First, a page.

How to break up with someone
Love is the most powerful of emotions, which makes the act of ending a relationship notoriously tricky. And while getting dumped isn’t fun at all, initiating the breakup can also be pretty awful.
Leaving without causing irreparable harm or enduring embarrassing scenes is “difficult to navigate,” said Alex Mellor-Brook, co-founder of Select Personal Introductions, especially if that person will remain in your life “socially or professionally, so you will meet again and again.”
So be nice. “No matter the circumstances, I always recommend breaking up in a way that you hope someone will break up with you because empathy can be incredibly powerful,” he added.
If you’re going through this trying chapter of life, read on for advice from relationship experts on how to break up with someone as easily as possible.
1. First, ask why the relationship isn’t working
Rebecca Lockwood, a coach specializing in neuro-linguistic programming and hypnosis, said Newsweek“When we’re in a relationship, sometimes it’s not a good fit, but we can feel like the breakup is so hard.
“It’s important that you understand why you want to break up with someone because it will help you accept it yourself and then have the conversation with the other person.”
2. Acknowledge that it’s OK to break up
It’s ‘OK to want to break up,’ says corporate psychologist Dannielle Haig Newsweek. “You have every right to realize at any time that this relationship is no longer worth pursuing.”
However, how you tell your partner is important. “There’s no need to leave things on a bad note. You don’t have to stay friends, but you can lessen the pain for everyone involved by being considered in what you say,” said Haig added.
“Explain your feelings. Make it clear to someone why it’s not working for you in a calm way. Explaining can help the other party understand each other better and will also help provide them with more closure.”
3. Be frank, but kind
Karima Al-Saidi, a lawyer at British firm Maguire Family Law, believes the “perfect breakup” doesn’t exist, but honesty is important.
She said Newsweek“The prospect of separation is daunting and unsettling for most of us, as it challenges our own identities – who we were before settling down with our other halves and who we will move forward.
“Many of us are not only worried about how we will cope emotionally and practically, but also how our partners and spouses will react to the separation.
“For those of us with children, there is also the added pressure of wanting to make sure the separation is as amicable as possible so that the children are not affected and drawn into adult issues.
“The nicest way to break up with someone is to sit face to face and make sure you communicate your feelings clearly to them.
“If you walk around the issues for fear of inflicting pain, you could potentially give false hope of reconciliation, or they may not even understand why you are breaking up with them.”
She added: “This will only apply in a relationship where there has been no domestic violence. If you have been in an abusive relationship, your safety is of paramount importance. There are charities and organizations you can contact to help you leave an abusive relationship.”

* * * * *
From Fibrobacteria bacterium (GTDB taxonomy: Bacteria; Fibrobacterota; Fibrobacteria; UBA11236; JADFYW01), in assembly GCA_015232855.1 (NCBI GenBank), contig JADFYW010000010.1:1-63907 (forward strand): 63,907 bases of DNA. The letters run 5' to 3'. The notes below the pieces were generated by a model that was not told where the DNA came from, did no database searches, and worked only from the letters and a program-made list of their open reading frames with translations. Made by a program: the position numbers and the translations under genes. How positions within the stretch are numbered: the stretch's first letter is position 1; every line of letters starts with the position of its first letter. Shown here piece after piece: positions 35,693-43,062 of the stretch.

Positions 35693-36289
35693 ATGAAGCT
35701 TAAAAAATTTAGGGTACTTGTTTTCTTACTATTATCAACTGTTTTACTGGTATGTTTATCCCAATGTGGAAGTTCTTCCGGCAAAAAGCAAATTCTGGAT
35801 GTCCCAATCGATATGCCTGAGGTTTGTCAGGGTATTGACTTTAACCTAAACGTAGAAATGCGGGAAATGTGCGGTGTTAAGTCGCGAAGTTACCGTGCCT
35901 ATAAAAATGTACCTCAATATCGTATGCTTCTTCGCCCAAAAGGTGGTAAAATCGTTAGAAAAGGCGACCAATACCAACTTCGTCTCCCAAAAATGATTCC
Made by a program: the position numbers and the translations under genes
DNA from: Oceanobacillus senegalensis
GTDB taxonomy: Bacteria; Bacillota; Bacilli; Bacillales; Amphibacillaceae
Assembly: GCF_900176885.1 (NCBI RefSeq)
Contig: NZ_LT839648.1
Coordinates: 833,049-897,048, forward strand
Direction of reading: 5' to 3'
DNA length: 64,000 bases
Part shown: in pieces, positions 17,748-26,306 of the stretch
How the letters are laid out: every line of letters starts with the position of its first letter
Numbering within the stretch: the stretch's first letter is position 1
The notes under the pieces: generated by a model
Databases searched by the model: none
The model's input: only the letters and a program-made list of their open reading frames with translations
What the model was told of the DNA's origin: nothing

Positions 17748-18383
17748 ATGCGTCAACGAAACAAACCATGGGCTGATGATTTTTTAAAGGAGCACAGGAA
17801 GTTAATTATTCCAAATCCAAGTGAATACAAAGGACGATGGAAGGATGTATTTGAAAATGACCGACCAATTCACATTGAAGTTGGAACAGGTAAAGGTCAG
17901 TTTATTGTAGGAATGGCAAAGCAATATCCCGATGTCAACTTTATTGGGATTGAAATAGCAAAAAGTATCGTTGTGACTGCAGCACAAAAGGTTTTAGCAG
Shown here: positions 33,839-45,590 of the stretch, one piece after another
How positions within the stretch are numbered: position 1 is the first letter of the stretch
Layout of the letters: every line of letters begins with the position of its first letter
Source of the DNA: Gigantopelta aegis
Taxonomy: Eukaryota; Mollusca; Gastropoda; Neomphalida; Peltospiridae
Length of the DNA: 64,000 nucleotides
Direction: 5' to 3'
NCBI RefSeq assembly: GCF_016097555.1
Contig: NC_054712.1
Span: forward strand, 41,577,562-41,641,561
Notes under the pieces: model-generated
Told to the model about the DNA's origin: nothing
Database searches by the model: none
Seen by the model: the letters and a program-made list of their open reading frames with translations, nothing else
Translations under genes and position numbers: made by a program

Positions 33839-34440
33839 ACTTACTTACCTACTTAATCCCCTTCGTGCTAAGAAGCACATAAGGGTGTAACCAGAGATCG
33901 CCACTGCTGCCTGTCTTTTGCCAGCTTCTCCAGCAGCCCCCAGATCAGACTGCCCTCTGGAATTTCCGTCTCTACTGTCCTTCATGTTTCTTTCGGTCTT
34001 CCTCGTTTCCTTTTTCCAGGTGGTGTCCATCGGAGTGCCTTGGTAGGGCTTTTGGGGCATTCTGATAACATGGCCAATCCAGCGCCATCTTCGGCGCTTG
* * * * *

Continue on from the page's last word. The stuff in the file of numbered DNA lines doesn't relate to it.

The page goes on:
4. Respect the other person
Max Daniels, an author whose novel The manipulator tackles toxic relationships, suggests you “forget what you saw in that episode of Friends or how I Met Your Mother. The reality of breakups shouldn’t be so dramatic.”
He said Newsweek“Try not to play with these stereotypes, by texting, saying ‘It’s not you, it’s me’, etc. The important thing is to respect the other person. Speak calmly, kindly and without confrontation.”
Daniels also has a warning for those who say they want to stay friends. “Breaking up is hard and if you’re hoping to have your cake and eat it too, you may have to think about whether you really want to break up. Hoping to still be friends is possible, but won’t happen immediately.
“People need time. If your hope of staying friends is for a casual fling or a one-night stand, then you’ll keep that wound festering for a long time.”
5. Be smart with compassion
Rosie Wilby, actress and author of The breaking monologuesbelieves that a breakup is one that will “allow the other person to act”.
“It’s awful to feel like you have no control over the situation,” she said, describing a discussion with fellow comedian Jessica Fostekew about her split from the father of her child.
Fostekew told Wilby that “everything about how they broke up and how they would continue to be co-parents was up for discussion. The one thing that wasn’t up for discussion was the fact that the relationship would unfortunately have to end.”
Wilby cautioned: “Keep in mind that while you may have thought about ending the relationship for a long time, the other person may have no idea what’s coming. It may be a shock.
“A community known as the Keristans in 1970s San Francisco pioneered a concept of ‘graceful distancing’, which allowed each person to create alternative support networks and acclimatize to the separation. It was a precursor to ‘conscious decoupling’, popularized by Gwyneth Paltrow.”
Whatever term you use to describe it, “communication, mutual respect and compassion are key if you want to have any sort of ongoing friendship or a respectful way to retain a sense of family,” Wilby added. .
6. Avoid clichés
Tina Wilson, founder of dating app Wingman, thinks avoiding the mundane is best for both parties during a breakup.
‘Don’t use cliched lines,’ she advised, pointing to ‘It’s not you, it’s me’ or ‘You’ll find someone, you deserve it’ as some of the most hurtful things to hear if you have not seen the end of the relationship to come.
“Everyone knows it means nothing and it’s just said that they’re trying to smooth things over. The ex will then question themselves and over-analyze everything, which will make the process of overcoming the relationship even more difficult.”